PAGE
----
Nigeria’s main strength in terms of its solvency is the low external debt-to-GDP ratio (24% in 2020 or 150% of current account revenue). The debt service burden, on the other hand, was at its highest level since the 1990s in 2020 relative to current account receipts but it is expected to improve along with the anticipated increase in current account receipts.
Whereas public debt-to-GDP ratio is moderate (less than 35% of GDP in 2020), the major weakness of Nigeria’s public finances is the very low revenue collection level, which has worsened sharply over the years. Today, Nigeria is among the weakest in the world in terms of government revenue collection capacity (about 7% of GDP). This shows that far-reaching policy reforms (especially in the oil sector) are required for public finances to be maintainable over time. In addition, significant arrears are accumulated sporadically on domestic debt, which is a major strain for the Nigerian economy.
Earlier this month, President Buhari signed into law the long-awaited Petroleum Industry Bill (discussed since 2008), a new regulatory framework aiming to modernise Nigeria’s ailing oil industry and tackle falling government revenues and declining foreign exchange reserves. New licences will be issued again for the first time in 18 years to develop marginal oil fields (including in the unstable northeast region), all held by Nigerian companies. The allocation of new licences is expected to provide a boost to the Nigerian economy of about USD 7 billion (1.4% GDP). However, in the short term the law is expected to reduce government revenues as it will cut taxes on profits and it is not expected to substantially raise foreign investments in the petroleum industry as production costs will remain too high while corruption perception, insecurity and poor infrastructure persist. Moreover, the inevitable pollution related to tapping these new fields may affect farming and fishing communities, worsening the insecurity and violence in already highly unstable regions.
Major risks to watch are related to the fact that Nigeria is deeply split across ethno-religious lines, security crises are numerous and civil protests are spreading against perceived government mismanagement. Also, there is a severe risk of food insecurity in certain parts of the country. Moreover, Nigeria’s economy continues to be highly dependent on oil, exposing it to recurring production tailbacks and volatile international prices, while in the medium/long term global decarbonisation will be an enormous challenge.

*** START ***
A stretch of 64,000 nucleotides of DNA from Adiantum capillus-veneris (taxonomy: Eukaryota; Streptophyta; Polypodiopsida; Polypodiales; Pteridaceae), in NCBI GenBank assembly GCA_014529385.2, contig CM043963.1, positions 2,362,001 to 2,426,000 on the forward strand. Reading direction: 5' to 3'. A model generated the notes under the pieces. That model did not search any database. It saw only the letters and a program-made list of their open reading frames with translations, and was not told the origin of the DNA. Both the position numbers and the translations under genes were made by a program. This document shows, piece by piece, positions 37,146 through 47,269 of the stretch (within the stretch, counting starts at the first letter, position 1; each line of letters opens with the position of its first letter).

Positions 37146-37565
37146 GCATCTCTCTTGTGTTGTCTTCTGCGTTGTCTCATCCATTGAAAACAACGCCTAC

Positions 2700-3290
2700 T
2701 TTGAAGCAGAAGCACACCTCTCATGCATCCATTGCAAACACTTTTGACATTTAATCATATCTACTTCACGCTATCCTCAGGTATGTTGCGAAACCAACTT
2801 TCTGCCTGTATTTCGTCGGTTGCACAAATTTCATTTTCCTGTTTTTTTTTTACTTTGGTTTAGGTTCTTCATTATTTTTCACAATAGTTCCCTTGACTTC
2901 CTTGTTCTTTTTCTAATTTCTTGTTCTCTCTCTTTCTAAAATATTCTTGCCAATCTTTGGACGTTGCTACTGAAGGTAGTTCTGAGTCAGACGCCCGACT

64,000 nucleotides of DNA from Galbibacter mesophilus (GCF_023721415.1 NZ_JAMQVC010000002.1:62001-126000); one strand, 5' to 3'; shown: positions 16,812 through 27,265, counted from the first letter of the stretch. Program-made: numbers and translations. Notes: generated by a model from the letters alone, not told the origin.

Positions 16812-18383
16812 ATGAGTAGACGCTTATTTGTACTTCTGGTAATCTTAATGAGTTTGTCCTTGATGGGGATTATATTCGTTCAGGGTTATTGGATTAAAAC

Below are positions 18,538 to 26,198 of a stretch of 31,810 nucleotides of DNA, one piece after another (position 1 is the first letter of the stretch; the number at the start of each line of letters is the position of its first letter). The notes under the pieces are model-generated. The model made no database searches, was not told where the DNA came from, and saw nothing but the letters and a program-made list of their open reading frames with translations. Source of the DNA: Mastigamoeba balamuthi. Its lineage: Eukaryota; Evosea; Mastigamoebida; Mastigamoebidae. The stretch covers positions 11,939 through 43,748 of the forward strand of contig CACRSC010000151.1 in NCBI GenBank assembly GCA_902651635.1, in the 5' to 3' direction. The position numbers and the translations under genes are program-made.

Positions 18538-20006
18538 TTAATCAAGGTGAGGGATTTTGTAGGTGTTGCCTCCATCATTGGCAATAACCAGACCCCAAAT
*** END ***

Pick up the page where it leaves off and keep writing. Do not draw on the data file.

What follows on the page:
Political violence risk in category 6/7
Numerous security crises are ongoing and the government seems powerless to deal with them. Nigeria’s security challenges have been worsening noticeably over the past year. The fight against the Islamist militancy in the northeast has taken a turn in favour of the insurgents, raising the possibility of a seizure of Borno State’s capital, Maiduguri. The Islamic State West Africa Province (ISWAP) group now dominates the insurgency after its elimination of long-time Boko Haram leader Abubakar Shekau. Regions like Yobe, Borno and Adamawa have effectively become ungoverned and unsecured spaces marked by attacks on military positions, suicide bombings, mass kidnappings and massacres. In the south President Buhari is also facing a sharp increase in kidnappings, associated organised criminality, attacks on oil installations and clashes with the army. In addition, farmer-herdsman violence over land and water access has been worsening in northwest and central regions while levels of latent secessionist sentiment are rising (especially in the Biafra region). The government’s forceful response often has the effect of deepening the emphasis on regional, ethnic and sectarian identity. This increases the risk of conflicts spilling over into actual civil war in some regions featuring self-determination militias.
Endemic corruption, state violence and worsening living conditions have led to mass youth-led protests in the major cities over the past year. These peaceful demonstrations culminated in a violent crackdown in which several unarmed protesters were shot. However, over time Nigeria’s political class might actually be held accountable by the increasingly vocal and engaged youth population, which could eventually have a positive impact on the political system.
Analyst: Louise Van Cauwenbergh – firstname.lastname@example.org